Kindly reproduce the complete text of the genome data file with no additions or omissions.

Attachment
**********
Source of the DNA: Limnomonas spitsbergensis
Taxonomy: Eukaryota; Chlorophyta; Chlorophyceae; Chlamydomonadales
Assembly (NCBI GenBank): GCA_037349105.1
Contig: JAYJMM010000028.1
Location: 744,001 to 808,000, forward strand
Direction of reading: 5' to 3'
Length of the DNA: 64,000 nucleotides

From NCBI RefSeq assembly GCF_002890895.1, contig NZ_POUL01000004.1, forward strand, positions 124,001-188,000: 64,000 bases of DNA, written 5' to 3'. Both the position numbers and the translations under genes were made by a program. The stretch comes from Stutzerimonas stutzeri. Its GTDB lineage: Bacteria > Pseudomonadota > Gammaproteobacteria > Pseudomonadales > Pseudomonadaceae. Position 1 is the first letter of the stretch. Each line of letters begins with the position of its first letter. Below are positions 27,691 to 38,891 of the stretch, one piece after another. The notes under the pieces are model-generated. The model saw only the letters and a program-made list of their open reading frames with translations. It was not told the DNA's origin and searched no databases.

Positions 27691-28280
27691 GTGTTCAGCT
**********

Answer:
Source of the DNA: Limnomonas spitsbergensis
Taxonomy: Eukaryota; Chlorophyta; Chlorophyceae; Chlamydomonadales
Assembly (NCBI GenBank): GCA_037349105.1
Contig: JAYJMM010000028.1
Location: 744,001 to 808,000, forward strand
Direction of reading: 5' to 3'
Length of the DNA: 64,000 nucleotides

From NCBI RefSeq assembly GCF_002890895.1, contig NZ_POUL01000004.1, forward strand, positions 124,001-188,000: 64,000 bases of DNA, written 5' to 3'. Both the position numbers and the translations under genes were made by a program. The stretch comes from Stutzerimonas stutzeri. Its GTDB lineage: Bacteria > Pseudomonadota > Gammaproteobacteria > Pseudomonadales > Pseudomonadaceae. Position 1 is the first letter of the stretch. Each line of letters begins with the position of its first letter. Below are positions 27,691 to 38,891 of the stretch, one piece after another. The notes under the pieces are model-generated. The model saw only the letters and a program-made list of their open reading frames with translations. It was not told the DNA's origin and searched no databases.

Positions 27691-28280
27691 GTGTTCAGCT